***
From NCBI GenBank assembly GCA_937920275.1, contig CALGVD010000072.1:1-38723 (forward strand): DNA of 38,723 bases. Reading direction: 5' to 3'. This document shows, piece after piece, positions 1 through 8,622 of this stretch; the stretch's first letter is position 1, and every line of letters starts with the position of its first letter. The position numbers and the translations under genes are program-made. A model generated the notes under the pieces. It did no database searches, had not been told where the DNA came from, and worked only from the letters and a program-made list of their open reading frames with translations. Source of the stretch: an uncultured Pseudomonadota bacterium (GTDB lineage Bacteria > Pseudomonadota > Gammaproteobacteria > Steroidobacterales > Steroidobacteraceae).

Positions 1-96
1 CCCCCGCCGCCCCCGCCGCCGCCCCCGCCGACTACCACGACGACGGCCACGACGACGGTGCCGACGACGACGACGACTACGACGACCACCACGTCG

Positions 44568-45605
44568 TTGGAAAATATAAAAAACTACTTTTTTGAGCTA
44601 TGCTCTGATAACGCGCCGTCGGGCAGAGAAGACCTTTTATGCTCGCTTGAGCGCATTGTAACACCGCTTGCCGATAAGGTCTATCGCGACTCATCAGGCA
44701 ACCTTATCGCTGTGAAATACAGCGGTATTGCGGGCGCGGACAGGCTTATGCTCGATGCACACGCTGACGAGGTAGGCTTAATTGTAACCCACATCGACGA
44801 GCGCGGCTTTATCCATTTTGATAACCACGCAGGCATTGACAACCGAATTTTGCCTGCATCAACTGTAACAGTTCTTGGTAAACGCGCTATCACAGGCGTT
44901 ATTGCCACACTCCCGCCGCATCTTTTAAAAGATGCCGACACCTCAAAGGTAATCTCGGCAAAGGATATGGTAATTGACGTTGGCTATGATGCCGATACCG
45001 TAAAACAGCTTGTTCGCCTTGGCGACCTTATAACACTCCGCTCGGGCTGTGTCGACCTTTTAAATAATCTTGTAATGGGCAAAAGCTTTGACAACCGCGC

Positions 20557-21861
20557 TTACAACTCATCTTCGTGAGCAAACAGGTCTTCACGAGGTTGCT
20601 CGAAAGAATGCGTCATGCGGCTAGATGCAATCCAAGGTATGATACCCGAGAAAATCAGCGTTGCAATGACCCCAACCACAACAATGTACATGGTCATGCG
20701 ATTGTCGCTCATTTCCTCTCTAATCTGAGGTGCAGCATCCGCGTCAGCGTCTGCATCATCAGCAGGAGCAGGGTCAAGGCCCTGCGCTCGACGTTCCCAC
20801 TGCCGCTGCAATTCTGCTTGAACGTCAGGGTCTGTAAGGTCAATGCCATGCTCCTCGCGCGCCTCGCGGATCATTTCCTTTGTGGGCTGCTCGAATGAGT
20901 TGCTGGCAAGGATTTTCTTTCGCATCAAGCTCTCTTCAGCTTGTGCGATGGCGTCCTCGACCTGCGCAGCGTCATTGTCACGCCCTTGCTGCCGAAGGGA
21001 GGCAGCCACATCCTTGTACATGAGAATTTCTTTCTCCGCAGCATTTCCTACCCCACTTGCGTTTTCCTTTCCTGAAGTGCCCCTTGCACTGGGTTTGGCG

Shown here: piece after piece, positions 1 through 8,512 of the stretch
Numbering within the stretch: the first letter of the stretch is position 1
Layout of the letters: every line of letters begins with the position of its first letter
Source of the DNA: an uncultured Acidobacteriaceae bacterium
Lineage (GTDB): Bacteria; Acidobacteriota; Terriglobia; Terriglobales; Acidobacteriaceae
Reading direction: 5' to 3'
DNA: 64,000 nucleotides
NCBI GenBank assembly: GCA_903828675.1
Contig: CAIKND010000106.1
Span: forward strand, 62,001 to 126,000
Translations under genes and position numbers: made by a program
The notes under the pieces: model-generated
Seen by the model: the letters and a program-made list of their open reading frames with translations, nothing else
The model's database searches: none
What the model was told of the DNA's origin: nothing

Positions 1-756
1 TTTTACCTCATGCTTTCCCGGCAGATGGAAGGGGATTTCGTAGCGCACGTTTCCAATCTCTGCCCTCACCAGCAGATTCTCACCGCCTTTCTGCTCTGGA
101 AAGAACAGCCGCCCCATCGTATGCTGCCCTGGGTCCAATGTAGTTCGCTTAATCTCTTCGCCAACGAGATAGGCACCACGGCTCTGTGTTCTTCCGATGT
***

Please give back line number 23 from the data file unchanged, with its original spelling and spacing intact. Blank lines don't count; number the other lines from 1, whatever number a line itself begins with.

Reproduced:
Reading direction: 5' to 3'